The Mobile Fraud Study We Didn’t Want To Publish
Sometimes, our data scientists bring us reports that are so outlandish it seems like they can’t be true. In January of 2017, we came across a new type of fraud. The numbers we saw were simply too outrageous to publish. So we waited, collected more data, tested and validated our findings. Six months later, we set to work creating this data study – the largest mobile fraud-data study ever conducted. In it, we explore how the market missed over 50% of all fraud, and how 10 cents out of every dollar spent on mobile app growth goes to fraud. Globally, advertisers will lose an estimated $2.2-$2.6 billion to app install fraud in 2017, with a staggering $1.1-$1.3 billion of that going to DeviceID reset fraud.
Last September, we revealed that a new development we created to identify mobile fraud from device farms, introducing the world’s first and only protection from this fraud, DeviceRank. At launch, DeviceRank protected against DeviceIDs known to be perpetrating fraud, and flagged DeviceIDs suspected of fraudulent activity for further analysis.
Shortly after launching DeviceRank, one of the largest marketers in the world approached us, with a large number of installs that they suspected, but could not prove, were fraudulent. Further analysis using DeviceRank revealed a new type of fraud – DeviceID Reset Fraud. With DeviceID Reset Fraud, criminals running device farms (aka click farms, phone farms) use fresh IP addresses, click on real ads from real phones and generate real installs at scale. Not only that, they also reset their DeviceIDs between fraudulent installs, repeating this cycle at a phenomenal scale. This novel approach to fraud effectively hides their malicious activities behind real devices and fresh DeviceIDs.
Finding DeviceID Reset Fraud
Finding a fraudulent fresh or “new” DeviceID wasn’t easy. To start, we ran a regression analysis on our massive mobile engagement database. These analyses showed that few media sources were trafficking in high concentrations of “new devices” (devices without any previous engagement in the Protect360 database).
However, when running the same regression analyses at the sub-publisher or SiteID level, we began seeing massive volumes of installs from SiteIDs sending 80%, 90% or even 100% new devices. This raised all kinds of red flags. We tested multiple hypotheses to explain this behavior. Were these newly released devices? Were they pre install campaigns? Were they coming entirely from Android or iOS?
Unfortunately, the data clearly showed that these high concentrations of “new devices” were in fact a new type of device farm-driven device fraud. We immediately added reporting on these “new devices” to our anti-fraud platform (now called Protect360). Marketers with access to these insights quickly recognized millions of dollars in fraud savings. The feedback was phenomenal.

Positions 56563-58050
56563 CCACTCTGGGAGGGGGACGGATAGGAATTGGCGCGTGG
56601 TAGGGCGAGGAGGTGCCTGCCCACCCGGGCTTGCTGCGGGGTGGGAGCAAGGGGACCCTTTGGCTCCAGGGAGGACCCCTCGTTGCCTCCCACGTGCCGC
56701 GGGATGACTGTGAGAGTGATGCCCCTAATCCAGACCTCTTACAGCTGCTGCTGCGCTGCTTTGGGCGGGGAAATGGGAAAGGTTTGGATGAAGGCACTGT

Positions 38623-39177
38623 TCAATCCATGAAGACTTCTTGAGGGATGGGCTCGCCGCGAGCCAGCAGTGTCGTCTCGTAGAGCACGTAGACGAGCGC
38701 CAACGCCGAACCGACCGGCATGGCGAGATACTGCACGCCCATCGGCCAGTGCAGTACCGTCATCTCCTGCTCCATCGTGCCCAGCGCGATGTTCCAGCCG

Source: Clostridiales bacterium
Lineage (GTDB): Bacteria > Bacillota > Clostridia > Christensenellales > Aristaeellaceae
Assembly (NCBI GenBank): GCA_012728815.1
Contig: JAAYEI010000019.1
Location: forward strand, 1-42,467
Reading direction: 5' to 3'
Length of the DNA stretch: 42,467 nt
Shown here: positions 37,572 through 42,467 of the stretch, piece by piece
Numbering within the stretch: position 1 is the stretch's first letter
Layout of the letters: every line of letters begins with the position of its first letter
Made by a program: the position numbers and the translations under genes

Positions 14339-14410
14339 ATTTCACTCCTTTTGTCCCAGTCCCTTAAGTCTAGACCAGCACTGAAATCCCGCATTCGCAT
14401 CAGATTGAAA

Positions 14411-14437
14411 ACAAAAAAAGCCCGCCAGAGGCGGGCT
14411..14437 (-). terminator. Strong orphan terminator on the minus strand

However, marketers and their network partners needed both a better understanding of this type of fraud, as well a faster, easier way to combat DeviceID Reset Fraud.
Providing More Information About DeviceID Reset Fraud
The early data about DeviceID Reset Fraud seemed too huge to be true. We dedicated resources to monitor this new type of fraud, and the results continued to amaze us. January’s numbers showed that DeviceID Reset Fraud comprised more than half of all mobile install fraud, more than every other type of install fraud combined.
Simply publishing these early numbers however, would be irresponsible. January could have had a higher than normal “new device” rate because of all the new phones purchased over the holidays. We took the cautious route, monitoring this trend over the next six months. The data held remarkably stable. This was clearly a new type of fraud. And it was hitting places we weren’t expecting, such as iOS, the US and Southeast Asia.
We determined the time had come to publish our findings. With data from 4 billion unique devices measured from leading brands around the world over a six month period, this compromises the largest mobile fraud data study ever published.
Upon discovering that DeviceID Reset Fraud accounts for over 50% of all mobile fraud, we also upgraded our own solutions to better protect against this new threat.
Blocking Advanced Fraud, Including DeviceID Reset Fraud
As we learned more about DeviceID Reset Fraud, we set out to not only detect it, but to automatically block as much of it as possible. After months of extensive testing and optimization, we have put in place the world’s first and only automated protection against known sources of DeviceID Reset Fraud – blocking this fraud at the SiteID level.
Furthermore, with the introduction of Validation Rules and Live Alerts, marketers can automatically block attribution from SiteIDs perpetrating DeviceID Reset Fraud. Lastly, to help our integrated partner networks identify and take corrective action, we enabled rejected install postbacks and created the option for transparent Protect360 reporting.
DeviceID Reset Fraud will not be the last type of advanced mobile fraud we find. As mobile spend continues to grow, bad actors will continue to invest and innovate. We are committed to delivering best-in-class fraud protection today, as will the team here at AppsFlyer.